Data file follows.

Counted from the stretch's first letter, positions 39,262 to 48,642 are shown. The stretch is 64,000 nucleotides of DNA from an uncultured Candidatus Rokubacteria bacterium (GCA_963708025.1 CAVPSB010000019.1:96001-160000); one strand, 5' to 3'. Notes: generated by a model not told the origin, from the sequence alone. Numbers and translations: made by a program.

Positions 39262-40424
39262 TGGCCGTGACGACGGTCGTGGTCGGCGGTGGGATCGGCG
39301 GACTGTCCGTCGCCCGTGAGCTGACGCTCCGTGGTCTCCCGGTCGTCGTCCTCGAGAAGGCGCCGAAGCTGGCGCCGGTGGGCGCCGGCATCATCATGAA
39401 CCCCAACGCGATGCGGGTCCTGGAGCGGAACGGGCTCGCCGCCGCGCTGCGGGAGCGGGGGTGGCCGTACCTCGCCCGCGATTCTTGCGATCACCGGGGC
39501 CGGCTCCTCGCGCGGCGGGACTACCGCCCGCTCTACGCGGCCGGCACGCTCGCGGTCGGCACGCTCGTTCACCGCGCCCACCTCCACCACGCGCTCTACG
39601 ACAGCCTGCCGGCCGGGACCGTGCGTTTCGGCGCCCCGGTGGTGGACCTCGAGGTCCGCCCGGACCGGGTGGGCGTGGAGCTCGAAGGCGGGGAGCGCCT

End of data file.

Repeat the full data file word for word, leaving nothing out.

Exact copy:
Counted from the stretch's first letter, positions 39,262 to 48,642 are shown. The stretch is 64,000 nucleotides of DNA from an uncultured Candidatus Rokubacteria bacterium (GCA_963708025.1 CAVPSB010000019.1:96001-160000); one strand, 5' to 3'. Notes: generated by a model not told the origin, from the sequence alone. Numbers and translations: made by a program.

Positions 39262-40424
39262 TGGCCGTGACGACGGTCGTGGTCGGCGGTGGGATCGGCG
39301 GACTGTCCGTCGCCCGTGAGCTGACGCTCCGTGGTCTCCCGGTCGTCGTCCTCGAGAAGGCGCCGAAGCTGGCGCCGGTGGGCGCCGGCATCATCATGAA
39401 CCCCAACGCGATGCGGGTCCTGGAGCGGAACGGGCTCGCCGCCGCGCTGCGGGAGCGGGGGTGGCCGTACCTCGCCCGCGATTCTTGCGATCACCGGGGC
39501 CGGCTCCTCGCGCGGCGGGACTACCGCCCGCTCTACGCGGCCGGCACGCTCGCGGTCGGCACGCTCGTTCACCGCGCCCACCTCCACCACGCGCTCTACG
39601 ACAGCCTGCCGGCCGGGACCGTGCGTTTCGGCGCCCCGGTGGTGGACCTCGAGGTCCGCCCGGACCGGGTGGGCGTGGAGCTCGAAGGCGGGGAGCGCCT